June 26, 2019
Acts 4:23-31 (in context)
On their release, Peter and John went back to their own people and reported all that the chief priests and the elders had said to them. When they heard this, they raised their voices together in prayer to God. “Sovereign Lord,” they said, “you made the heavens and the earth and the sea, and everything in them. You spoke by the Holy Spirit through the mouth of your servant, our father David:
“‘Why do the nations rage
and the peoples plot in vain?
The kings of the earth rise up
and the rulers band together
against the Lord
and against his anointed one.’
Indeed Herod and Pontius Pilate met together with the Gentiles and the people of Israel in this city to conspire against your holy servant Jesus, whom you anointed. They did what your power and will had decided beforehand should happen. Now, Lord, consider their threats and enable your servants to speak your word with great boldness. Stretch out your hand to heal and perform signs and wonders through the name of your holy servant Jesus.”
After they prayed, the place where they were meeting was shaken. And they were all filled with the Holy Spirit and spoke the word of God boldly.
I want you to notice a pattern emerging in this early band of believers. I have alluded to it before, but it bears repeating. They interpreted their lives, as a community and as individuals, through the story revealed in Scripture. They lived out of a memory much larger then their own life and times.
1. Their first instinct upon hearing the “bad news” about the restraining order from city hall (aka the Sanhedrin) was “Take it to God in prayer.” Sovereign Lord . . . They didn’t rush out and start a petition drive to overturn the authorities. No, they appealed straight to ultimate sovereignty.
2. Next, they exercised what I call “macro-memory.” In Google Earth terms, they zoomed out until they could see the whole planet . . . you made the heavens and the earth and the sea, and everything in them.
3. After that, they began to zoom back in, still nowhere near the present situation though. You spoke by the Holy Spirit through the mouth of your servant, our father David. . . They shifted seamlessly in their memory from the Book of Creation to the Book of Psalms. They prayed Psalm 2 (and for all we know they sung it).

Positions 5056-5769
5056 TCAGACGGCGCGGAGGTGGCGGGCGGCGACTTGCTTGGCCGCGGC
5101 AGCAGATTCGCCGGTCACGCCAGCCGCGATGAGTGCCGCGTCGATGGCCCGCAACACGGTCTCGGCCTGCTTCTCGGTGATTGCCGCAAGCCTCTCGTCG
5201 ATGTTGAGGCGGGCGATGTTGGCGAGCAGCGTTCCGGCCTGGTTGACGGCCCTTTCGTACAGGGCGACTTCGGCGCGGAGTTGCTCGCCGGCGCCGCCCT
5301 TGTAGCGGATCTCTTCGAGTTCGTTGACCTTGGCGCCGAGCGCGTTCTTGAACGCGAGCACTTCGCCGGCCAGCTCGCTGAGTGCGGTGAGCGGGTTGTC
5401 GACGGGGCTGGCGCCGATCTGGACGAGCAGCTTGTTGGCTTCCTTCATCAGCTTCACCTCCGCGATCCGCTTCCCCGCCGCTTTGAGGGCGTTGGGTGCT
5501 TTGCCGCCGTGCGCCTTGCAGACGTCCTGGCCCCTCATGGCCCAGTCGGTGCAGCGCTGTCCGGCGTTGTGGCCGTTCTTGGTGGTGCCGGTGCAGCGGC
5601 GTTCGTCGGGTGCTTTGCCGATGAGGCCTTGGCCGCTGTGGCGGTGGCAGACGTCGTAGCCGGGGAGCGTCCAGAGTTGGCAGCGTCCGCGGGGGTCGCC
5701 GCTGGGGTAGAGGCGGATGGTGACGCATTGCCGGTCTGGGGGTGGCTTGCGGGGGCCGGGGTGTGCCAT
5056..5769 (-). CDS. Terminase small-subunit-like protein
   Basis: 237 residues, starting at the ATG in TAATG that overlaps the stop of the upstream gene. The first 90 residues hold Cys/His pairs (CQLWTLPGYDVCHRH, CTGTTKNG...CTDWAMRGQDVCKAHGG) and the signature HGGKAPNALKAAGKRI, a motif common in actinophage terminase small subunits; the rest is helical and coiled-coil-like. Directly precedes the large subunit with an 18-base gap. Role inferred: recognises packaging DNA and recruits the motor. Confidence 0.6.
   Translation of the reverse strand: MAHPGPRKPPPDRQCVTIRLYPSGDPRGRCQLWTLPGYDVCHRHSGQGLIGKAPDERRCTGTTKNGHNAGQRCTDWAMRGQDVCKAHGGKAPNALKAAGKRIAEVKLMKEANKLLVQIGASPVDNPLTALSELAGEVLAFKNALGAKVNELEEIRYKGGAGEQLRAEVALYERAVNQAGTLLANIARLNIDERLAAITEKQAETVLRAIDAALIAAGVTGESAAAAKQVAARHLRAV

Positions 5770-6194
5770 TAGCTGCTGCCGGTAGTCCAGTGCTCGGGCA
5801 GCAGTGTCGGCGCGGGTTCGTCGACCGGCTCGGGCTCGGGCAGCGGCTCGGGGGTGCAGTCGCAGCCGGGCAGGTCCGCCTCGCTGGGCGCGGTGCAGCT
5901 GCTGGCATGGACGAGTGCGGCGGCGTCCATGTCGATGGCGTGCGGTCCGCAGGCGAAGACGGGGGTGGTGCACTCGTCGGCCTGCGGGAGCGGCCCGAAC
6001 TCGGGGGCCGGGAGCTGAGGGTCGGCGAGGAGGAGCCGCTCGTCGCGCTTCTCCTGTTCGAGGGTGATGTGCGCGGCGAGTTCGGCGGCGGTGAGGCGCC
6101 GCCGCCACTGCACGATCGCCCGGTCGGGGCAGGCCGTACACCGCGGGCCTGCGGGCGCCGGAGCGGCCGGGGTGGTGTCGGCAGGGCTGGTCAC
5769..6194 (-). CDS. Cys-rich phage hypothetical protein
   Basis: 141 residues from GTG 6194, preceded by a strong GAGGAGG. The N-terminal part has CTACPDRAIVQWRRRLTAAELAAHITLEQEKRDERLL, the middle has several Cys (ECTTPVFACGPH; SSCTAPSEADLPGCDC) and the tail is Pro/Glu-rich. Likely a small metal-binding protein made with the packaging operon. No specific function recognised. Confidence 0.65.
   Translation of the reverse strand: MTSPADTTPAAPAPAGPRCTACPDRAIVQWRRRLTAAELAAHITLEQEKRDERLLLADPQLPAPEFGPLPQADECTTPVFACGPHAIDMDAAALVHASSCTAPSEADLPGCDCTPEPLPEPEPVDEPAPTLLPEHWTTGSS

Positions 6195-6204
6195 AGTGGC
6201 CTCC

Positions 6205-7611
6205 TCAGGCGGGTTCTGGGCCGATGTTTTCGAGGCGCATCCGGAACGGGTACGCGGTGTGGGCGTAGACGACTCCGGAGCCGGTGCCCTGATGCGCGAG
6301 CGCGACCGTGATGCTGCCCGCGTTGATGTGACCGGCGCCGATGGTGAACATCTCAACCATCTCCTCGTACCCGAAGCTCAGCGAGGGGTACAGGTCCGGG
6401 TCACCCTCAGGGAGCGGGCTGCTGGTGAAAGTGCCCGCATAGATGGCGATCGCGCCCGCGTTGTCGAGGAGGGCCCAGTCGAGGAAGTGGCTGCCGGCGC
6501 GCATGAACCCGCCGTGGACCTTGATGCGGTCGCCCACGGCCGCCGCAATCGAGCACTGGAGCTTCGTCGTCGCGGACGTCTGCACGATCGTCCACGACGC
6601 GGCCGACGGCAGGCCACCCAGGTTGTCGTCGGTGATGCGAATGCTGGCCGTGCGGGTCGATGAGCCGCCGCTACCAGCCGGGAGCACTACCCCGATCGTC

4. Zoom in a few more clicks and fast forward a thousand years. Finally they get to about eight weeks earlier. Note how they deal with the so-called sovereignty of Herod and Pilate, the rulers of the land. They did what your power and will had decided beforehand should happen. It is a though they said, “These guys thought they were kings, but in the scope of God’s sovereignty they were mere pawns.”
5. Finally, we get to “the ask.” Now, Lord, consider their threats and enable your servants to speak your word with great boldness. The first century church did not make their appeal to city hall but to the High Court of Heaven. “Take that, restraining order!”
6. Note: they prayed for God to enable them to do what they could do first. Then they prayed for God to do what only God could do: Stretch out your hand to heal and perform signs and wonders through the name of your holy servant Jesus.”
Permit me to take a swing at conventional wisdom concerning the relationship between what we can do and what God alone can do. There’s a saying in the church that goes something like this, “Work as though everything depended on you. Pray as though everything depended on God.” It’s just wrong. Yes, work hard, but get one thing clear: Whatever you do in the name of Jesus does not depend on you. It depends on Jesus. Just as there will be no signs and wonders apart from the Holy Spirit, neither will there be any “great boldness.”
7. Buckle your seat belts. Look what happened almost instantaneously: After they prayed, the place where they were meeting was shaken. There’s your sign. And they were all filled with the Holy Spirit and spoke the word of God boldly. There’s the boldness.
Wow! There’s an entire college course on prayer in these 8 verses of Scripture alone.
So give the seven steps a shot. 1. Start at the top. 2. Exercise macro-memory. Google-Earth your situation 3. Pray into and out of Scripture. 4. Remind yourself that this situation didn’t surprise God. 5. Make your ask simply and boldly. 6. Be ready to move into action and work, but remember it all depends on the Holy Spirit. 6. Invite divine intervention in the name of Jesus. 7. Be expectant. Buckle up! (If you are praying for rain, carry an umbrella.)
COME HOLY SPIRIT!
What strikes you about this way of praying modeled in today’s reading by the people of God? How does this challenge your usual way of praying?
For the Awakening,